All this diversity of AI inference workloads is leading to even more diverse neural-net architectures, even within a single industry. The rapid evolution and fragmentation of these workloads and development of new architectures means even more unpredictability, which compounds the existing challenges facing AI inference and creates new ones.
Coming up with new use cases and workloads for AI inference has never been a problem, as industries such as financial services, manufacturing, and automotive have demonstrated. The challenge is making them technologically feasible, and even then, technology needs to be cost-effective and scalable.
The algorithms that make up deep learning and machine learning are power-hungry, so the obvious solution to AI inference challenges is to throw more computing capabilities at the problem by leveraging high-performance computing, the latest and greatest processors and DRAM, and even HBM. But even with the availability of on-demand computing resources through the cloud, the more advanced systems needed to do AI inference can be costly. And even if money is no object, throwing more horsepower in the form of CPUs, GPUs, and bleeding-edge memory isn’t always the best answer.
The CPU does have its role in AI workloads; it is particularly well-suited for sequential algorithms and tasks that require taking a relatively small piece of data and transforming it in sequential steps. Real-world examples of those in action include image recognition and simultaneous location and mapping for autonomous vehicles and drones, or home devices with simple NLP functions. However, modern neural networks are so computationally expensive in other layers that CPUs can’t keep up in terms of performance and efficiency requirements.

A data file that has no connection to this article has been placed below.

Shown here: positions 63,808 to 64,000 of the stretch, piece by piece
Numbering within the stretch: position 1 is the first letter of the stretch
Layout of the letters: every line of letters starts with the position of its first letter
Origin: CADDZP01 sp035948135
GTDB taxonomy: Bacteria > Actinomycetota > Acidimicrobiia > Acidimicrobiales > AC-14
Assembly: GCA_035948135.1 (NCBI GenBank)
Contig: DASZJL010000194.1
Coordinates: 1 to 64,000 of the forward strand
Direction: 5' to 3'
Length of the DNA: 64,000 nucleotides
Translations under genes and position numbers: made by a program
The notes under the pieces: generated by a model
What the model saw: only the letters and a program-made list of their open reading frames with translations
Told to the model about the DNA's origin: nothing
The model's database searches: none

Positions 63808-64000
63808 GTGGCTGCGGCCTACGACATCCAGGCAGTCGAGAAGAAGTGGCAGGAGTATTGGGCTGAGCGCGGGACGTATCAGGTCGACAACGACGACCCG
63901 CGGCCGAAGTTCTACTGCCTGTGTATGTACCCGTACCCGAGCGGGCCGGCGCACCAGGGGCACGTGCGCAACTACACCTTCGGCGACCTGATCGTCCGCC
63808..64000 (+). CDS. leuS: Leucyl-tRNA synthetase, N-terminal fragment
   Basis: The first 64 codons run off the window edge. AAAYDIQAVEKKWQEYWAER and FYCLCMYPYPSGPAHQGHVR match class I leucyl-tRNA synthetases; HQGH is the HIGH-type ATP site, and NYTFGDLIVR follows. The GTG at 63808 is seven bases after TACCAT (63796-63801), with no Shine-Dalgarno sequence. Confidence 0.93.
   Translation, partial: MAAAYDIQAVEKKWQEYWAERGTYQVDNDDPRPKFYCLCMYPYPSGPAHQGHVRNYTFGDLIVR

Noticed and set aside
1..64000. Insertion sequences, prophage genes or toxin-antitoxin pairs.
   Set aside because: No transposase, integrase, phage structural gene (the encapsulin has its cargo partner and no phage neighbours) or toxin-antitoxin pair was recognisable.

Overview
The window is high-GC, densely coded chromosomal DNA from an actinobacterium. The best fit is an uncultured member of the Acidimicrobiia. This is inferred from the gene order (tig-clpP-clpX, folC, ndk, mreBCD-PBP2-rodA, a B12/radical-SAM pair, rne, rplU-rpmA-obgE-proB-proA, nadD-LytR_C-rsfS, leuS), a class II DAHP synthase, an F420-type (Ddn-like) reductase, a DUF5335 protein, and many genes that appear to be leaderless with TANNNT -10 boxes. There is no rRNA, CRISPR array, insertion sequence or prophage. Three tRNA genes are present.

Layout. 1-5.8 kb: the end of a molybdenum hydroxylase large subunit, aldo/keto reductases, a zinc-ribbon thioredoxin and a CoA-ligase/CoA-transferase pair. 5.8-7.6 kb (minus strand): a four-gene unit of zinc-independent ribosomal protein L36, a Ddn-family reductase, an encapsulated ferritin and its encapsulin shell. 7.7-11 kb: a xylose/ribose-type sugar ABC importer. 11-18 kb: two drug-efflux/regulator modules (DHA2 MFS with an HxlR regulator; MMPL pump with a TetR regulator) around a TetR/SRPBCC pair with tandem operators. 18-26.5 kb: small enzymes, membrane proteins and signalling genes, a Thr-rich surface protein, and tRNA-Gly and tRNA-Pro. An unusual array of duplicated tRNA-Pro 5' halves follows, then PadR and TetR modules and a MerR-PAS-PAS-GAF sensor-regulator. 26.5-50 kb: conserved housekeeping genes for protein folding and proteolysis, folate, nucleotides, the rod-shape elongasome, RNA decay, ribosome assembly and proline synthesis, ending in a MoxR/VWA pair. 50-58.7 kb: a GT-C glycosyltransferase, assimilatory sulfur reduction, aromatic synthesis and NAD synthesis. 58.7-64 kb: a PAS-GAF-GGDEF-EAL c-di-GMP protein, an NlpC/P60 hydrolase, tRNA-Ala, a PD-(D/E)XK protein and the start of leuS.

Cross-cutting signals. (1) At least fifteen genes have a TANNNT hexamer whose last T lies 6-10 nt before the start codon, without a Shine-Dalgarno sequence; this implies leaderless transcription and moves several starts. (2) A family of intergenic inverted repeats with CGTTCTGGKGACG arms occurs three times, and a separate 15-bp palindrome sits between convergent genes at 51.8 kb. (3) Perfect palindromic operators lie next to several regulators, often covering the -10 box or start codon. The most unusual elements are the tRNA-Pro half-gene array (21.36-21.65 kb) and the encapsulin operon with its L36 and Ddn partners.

GPUs, meanwhile, have come a long way from their roots in arcade games and primarily as a means of handling graphics display processing in PCs. They are well-suited for AI workloads that can make use of massive parallelism provided by GPUs. They do present challenges, however. GPUs demand a massive amount of power and if the computation is too big for the GPU’s main memory, latency due to batching will increase.
Adding more memory can increase overall system throughput, but there are limitations with that approach as well. The proliferation and diversification of AI workloads has accelerated the evolution of DRAM specifications (both DDR and LPDDR) and has led to increased interest in HBM, as well as PIM. DRAM remains the fastest and best-understood memory, and low-power DRAM is likely to see adoption over the longer term for edge AI inference as well as automotive applications. HBM remains a premium memory, and it’s still early days for PIM, as recent developments are only just making it easier to integrate into systems without requiring a great deal of changes to software. There’s still a lot of work to be done to define PIM and make it commercially viable.